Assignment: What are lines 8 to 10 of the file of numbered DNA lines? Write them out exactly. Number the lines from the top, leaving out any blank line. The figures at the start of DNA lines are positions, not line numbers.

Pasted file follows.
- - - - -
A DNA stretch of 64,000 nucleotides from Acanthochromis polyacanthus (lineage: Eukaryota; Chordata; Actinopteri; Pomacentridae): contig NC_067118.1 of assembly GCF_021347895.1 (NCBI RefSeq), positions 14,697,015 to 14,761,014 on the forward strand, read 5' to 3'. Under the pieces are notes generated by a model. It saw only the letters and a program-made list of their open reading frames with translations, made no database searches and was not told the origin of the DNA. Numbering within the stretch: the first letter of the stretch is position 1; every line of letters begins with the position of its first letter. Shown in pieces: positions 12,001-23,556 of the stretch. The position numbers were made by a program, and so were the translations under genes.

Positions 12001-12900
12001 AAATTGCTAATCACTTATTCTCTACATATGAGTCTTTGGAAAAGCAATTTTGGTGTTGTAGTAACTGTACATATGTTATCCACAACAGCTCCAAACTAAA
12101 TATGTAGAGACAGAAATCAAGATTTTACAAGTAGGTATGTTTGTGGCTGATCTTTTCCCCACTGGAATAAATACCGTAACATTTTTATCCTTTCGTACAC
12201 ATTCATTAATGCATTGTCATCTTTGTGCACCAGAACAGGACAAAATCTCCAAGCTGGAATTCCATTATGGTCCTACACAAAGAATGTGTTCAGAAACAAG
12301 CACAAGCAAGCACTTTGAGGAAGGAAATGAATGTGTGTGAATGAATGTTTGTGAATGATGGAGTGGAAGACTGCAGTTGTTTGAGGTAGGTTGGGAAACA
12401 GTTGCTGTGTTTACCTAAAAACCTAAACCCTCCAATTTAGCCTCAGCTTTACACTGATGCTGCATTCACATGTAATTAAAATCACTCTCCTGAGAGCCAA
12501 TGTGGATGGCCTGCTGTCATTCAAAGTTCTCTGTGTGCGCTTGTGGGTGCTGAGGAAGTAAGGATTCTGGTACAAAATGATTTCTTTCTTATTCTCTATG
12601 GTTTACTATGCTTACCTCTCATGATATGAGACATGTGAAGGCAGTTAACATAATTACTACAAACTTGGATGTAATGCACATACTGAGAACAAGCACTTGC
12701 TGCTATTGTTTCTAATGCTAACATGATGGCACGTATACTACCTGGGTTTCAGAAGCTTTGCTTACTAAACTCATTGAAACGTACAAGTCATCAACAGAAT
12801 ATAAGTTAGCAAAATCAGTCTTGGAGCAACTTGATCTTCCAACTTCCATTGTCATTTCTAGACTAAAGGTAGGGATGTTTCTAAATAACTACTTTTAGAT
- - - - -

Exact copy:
12501 TGTGGATGGCCTGCTGTCATTCAAAGTTCTCTGTGTGCGCTTGTGGGTGCTGAGGAAGTAAGGATTCTGGTACAAAATGATTTCTTTCTTATTCTCTATG
12601 GTTTACTATGCTTACCTCTCATGATATGAGACATGTGAAGGCAGTTAACATAATTACTACAAACTTGGATGTAATGCACATACTGAGAACAAGCACTTGC
12701 TGCTATTGTTTCTAATGCTAACATGATGGCACGTATACTACCTGGGTTTCAGAAGCTTTGCTTACTAAACTCATTGAAACGTACAAGTCATCAACAGAAT